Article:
Frank Stella Exotic Bird Series, 1977

Frank Stella Eskimo Curfew, 1977, Exotic Bird Series, 1977
Frank Stella Eskimo Curfew, 1977, Exotic Bird Series, 1977

This six print series by Frank Stella is based off of the configurations of the  metal-relief paintings. In all six of these prints, you can the graph paper in the background is visible.

Frank Stella Puerto Rican Blue Pigeon, 1977, Exotic Bird Series, 1977
Frank Stella Puerto Rican Blue Pigeon, 1977, Exotic Bird Series, 1977
Frank Stella Noguchi's Okinawa Woodpecker 1977, Exotic Bird Series, 1977
Frank Stella Noguchi’s Okinawa Woodpecker 1977, Exotic Bird Series, 1977

Each print’s name corresponds to the names of endangered and extinct birds such as: Puerto Rican Blue Pigeon and the Okinawa Woodpecker. Due to the subdued colors and graph patterns, the prints have an active working quality to them. Made concurrently along with the metal relief paintings, these have diverse alterations in color and finish.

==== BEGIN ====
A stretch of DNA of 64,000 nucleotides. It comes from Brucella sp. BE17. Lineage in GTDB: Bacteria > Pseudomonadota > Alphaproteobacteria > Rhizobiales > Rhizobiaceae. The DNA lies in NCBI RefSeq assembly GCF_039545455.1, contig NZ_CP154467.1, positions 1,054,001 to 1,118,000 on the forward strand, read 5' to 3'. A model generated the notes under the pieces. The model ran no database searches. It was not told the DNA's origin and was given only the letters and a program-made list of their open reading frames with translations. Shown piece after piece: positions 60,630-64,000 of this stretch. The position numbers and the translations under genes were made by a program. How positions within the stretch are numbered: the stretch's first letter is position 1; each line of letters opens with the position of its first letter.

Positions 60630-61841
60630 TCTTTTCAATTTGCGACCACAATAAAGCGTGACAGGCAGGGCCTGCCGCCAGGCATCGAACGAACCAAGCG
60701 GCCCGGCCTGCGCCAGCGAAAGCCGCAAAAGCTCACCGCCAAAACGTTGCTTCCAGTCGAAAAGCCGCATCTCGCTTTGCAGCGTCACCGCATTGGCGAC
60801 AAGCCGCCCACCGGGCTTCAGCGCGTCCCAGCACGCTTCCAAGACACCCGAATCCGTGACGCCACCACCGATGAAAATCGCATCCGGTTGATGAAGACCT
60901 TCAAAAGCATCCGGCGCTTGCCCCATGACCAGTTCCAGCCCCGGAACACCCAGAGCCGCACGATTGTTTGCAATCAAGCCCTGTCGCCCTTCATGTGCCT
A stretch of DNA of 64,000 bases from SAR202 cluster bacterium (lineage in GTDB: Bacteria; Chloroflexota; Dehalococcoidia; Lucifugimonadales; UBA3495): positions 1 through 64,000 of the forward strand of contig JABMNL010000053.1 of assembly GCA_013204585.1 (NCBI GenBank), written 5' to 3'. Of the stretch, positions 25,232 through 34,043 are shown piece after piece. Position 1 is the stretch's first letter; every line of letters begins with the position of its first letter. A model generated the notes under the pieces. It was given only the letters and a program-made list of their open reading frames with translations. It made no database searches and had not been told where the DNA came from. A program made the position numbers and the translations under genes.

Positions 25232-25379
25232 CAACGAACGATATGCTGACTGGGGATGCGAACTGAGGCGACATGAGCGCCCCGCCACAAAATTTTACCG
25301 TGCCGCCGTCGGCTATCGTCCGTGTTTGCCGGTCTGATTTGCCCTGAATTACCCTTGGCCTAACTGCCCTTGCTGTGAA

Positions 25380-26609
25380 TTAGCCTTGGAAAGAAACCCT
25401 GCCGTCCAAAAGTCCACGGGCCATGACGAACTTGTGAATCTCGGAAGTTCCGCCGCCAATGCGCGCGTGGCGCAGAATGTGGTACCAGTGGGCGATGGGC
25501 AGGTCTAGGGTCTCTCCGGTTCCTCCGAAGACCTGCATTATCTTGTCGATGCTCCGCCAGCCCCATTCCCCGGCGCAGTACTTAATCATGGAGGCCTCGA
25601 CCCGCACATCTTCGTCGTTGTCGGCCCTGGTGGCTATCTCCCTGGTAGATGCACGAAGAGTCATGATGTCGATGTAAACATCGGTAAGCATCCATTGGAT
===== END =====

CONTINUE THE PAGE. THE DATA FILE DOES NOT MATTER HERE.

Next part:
Frank Stella Eskimo Curfew, 1976, Litho crayon, etching, lacquer, ink, glass, acrylic paint, and oil stick on aluminum , Portland Art Museum
Frank Stella Eskimo Curfew, 1976, Litho crayon, etching, lacquer, ink, glass, acrylic paint, and oil stick on aluminum , Portland Art Museum

Compared to the Eskimo Curfew, 1977 in the print series, his metal relief painting is much more three dimensional. Not only are the colors different in scheme and tone, but the impression of the art itself is much more tactile.  Interesting enough, the prints did not serve as preparatory sketches. Stella’s Exotic Bird Series alternated between prints and paintings around the same time where one can see the similarities and differences reflect each other.

Frank Stella Inaccessible Island Rail 1977, Exotic Bird Series, 1977
Frank Stella Inaccessible Island Rail 1977, Exotic Bird Series, 1977

 

Frank Stella Mysterious Bird of Ulieta 1977, Exotic Bird Series, 1977
Frank Stella Mysterious Bird of Ulieta 1977, Exotic Bird Series, 1977

Furthermore, Stella incorporates motifs such as: French curves, ship curves, and straightedges, all of which are draftman’s tools. Although his paintings contain brighter and more saturated colors, this series was one of the first to incorporate the merging of lithography and screenprinting.

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